Semiconductors

The term electronics usually refers to devices in which electrons are conducted through a vacuum, gas, or semiconductor. Automotive applications such as electronic control units mostly use semiconductors such as diodes, transistors, and power transistors. A semiconductor’s electrical resistance is higher than that of most conductors, but lower than that of most insulators. A semiconductor’s conducting ability depends on two kinds of charge carriers:

  • The first type of charge carrier is the negative electron. This kind of semiconductor contains an excess of free electrons. They can be made to flow and carry charge.
  • The second type of charge carrier is the hole. Holes occur when an electron moves from its existing place to a new place, leaving a void where it was. Because the holes are positive, a voltage can make them move toward the negative pole. When connected in a circuit, both the electrons and the holes move, but in opposite directions.
FIGURE 36-5A
N-Type semi-conductor.
FIGURE 36-5B
P-Type semi-conductor.

The number of charge carriers, either an excess of electrons or deficiency of electrons (causing holes in a material), can be altered by doping, or adding very small quantities of impurities to a semiconductor material. A doped semiconductor always has an excess of one type of charge carrier. For example, electrons in excess make it an N-type semiconductor Figure 36-5A. N stands for negative. Holes in excess make it a P-type semiconductor Figure 36-5B. P stands for positive. Each of these materials responds to positive or negative current flow oppositely.

Semiconductor Operation

Most electronic components combine P-type and N-type semiconductors. The point where they join is called the PN junction. In this area, the depletion layer occurs, and some electrons and holes cancel each other out and few charge carriers are present. The depletion layer is very thin and acts like an insulator.

A diode is one P-type semiconductor material joined to one N-type semiconductor material with a single PN junction. If it is connected to a voltage source so that the P region is connected to a negative pole and the N region to a positive pole, then the negative pole attracts the holes, and the positive pole attracts the electrons. This enlarges the depletion layer and the insulated space. As a result, current cannot flow across the junction. Diodes are discussed further later on in the chapter.

Semiconductors are very versatile substances and are widely used to make various electronic components. Their conductivity can be manipulated and precisely controlled by doping with impurities to make transistors. They can also be designed to vary their conductance in magnetic fields to make Hall-effect devices and to vary their light to make photoelectric diodes and transistors. Semiconductor devices are replacing many other kinds of switching devices such as mechanical switches and relays. They are small, light, and use low operating voltages. They are reliable, require no maintenance, and are relatively easy to manufacture, but they are sensitive to heat and voltage spikes.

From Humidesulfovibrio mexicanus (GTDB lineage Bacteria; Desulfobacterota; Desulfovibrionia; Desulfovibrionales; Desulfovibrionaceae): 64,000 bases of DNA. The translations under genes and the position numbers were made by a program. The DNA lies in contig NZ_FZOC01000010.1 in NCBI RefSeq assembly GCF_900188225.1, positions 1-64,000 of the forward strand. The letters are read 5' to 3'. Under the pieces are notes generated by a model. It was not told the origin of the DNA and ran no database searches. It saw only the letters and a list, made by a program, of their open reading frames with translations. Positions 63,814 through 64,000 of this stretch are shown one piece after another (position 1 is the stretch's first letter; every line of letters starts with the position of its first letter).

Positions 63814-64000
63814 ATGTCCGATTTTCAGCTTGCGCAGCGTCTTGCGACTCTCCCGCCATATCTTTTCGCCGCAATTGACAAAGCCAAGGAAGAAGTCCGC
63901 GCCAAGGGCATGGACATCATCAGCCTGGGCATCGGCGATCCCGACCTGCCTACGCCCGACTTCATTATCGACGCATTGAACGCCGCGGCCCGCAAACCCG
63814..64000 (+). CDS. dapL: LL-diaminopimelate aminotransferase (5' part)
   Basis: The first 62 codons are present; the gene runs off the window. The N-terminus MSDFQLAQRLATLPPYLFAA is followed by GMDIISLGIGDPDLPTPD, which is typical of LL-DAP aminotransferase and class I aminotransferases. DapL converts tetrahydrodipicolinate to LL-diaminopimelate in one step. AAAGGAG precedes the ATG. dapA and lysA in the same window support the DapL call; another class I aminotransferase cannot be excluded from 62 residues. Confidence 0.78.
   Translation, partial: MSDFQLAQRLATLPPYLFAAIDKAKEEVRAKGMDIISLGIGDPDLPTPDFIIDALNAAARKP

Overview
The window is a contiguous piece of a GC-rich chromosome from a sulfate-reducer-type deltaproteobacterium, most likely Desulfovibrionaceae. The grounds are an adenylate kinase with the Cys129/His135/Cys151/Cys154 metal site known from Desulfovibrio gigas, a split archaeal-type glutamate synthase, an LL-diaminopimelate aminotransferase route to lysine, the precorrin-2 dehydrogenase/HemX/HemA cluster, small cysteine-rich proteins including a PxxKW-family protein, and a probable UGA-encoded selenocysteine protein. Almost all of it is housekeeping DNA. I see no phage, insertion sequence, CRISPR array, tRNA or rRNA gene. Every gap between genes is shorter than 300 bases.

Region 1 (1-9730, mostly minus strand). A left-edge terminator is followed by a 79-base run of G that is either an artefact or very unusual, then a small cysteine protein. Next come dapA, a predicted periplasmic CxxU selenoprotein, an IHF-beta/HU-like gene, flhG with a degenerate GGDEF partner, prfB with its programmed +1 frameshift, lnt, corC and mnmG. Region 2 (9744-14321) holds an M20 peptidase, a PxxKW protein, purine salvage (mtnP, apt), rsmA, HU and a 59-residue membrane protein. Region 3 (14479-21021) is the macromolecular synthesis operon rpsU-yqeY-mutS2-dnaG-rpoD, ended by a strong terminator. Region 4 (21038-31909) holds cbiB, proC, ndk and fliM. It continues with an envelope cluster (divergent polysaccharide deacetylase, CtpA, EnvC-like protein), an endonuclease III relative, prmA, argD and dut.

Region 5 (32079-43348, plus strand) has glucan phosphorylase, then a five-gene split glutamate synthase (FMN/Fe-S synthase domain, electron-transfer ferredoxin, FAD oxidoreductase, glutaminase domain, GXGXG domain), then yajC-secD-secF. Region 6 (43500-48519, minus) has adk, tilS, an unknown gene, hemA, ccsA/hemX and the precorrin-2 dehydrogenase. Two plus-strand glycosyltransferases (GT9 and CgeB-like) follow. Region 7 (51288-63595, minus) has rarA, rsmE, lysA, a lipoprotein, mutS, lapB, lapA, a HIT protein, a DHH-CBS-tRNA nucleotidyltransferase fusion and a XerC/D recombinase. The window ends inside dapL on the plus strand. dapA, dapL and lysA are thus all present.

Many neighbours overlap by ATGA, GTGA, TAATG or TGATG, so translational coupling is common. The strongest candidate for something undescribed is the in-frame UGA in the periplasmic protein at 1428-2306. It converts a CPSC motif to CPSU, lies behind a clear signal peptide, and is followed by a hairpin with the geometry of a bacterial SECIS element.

Semiconductor Materials

Many different materials have an atomic structure that can be used to make semiconductors. Silicon is the most widely used semiconductor material because it has a useful temperature range and is abundant, cheap, and easy to manufacture. Germanium was among the first semiconductor materials to be developed and is less widely used than silicon, but it is useful in very high-speed devices when alloyed with silicon. High-speed semiconductors widely use gallium-arsenide; however, it is more expensive and more difficult to manufacture. Silicon carbide has been used to create blue light-emitting diodes (LEDs), and it can withstand high operating temperatures.

AppliedScience
AS-57: Conductors: The technician can explain the difference between an electrical conductor and an insulator.

The electrical conductivity of a material refers to the freedom of the electrons within the atoms of the material to move around. Materials with high electron mobility are known as conductors, while materials with low electron mobility are called insulators. High electron mobility allows electrons to freely flow when a voltage is applied across two points of the material.

Most familiar conductors are metallic, although there are non-metallic conductors such as graphite and salt solutions. Silver is the best conductor, but copper is most commonly used for electrical wiring due to many desirable properties including high tensile strength and ductility.

An insulator is a material that resists the flow of an electrical charge. Glass and paper are both very good insulators, but polymers and plastics are more commonly used to insulate wiring. The purpose of an insulator in electrical applications is to support or separate conductors without allowing current flow through themselves.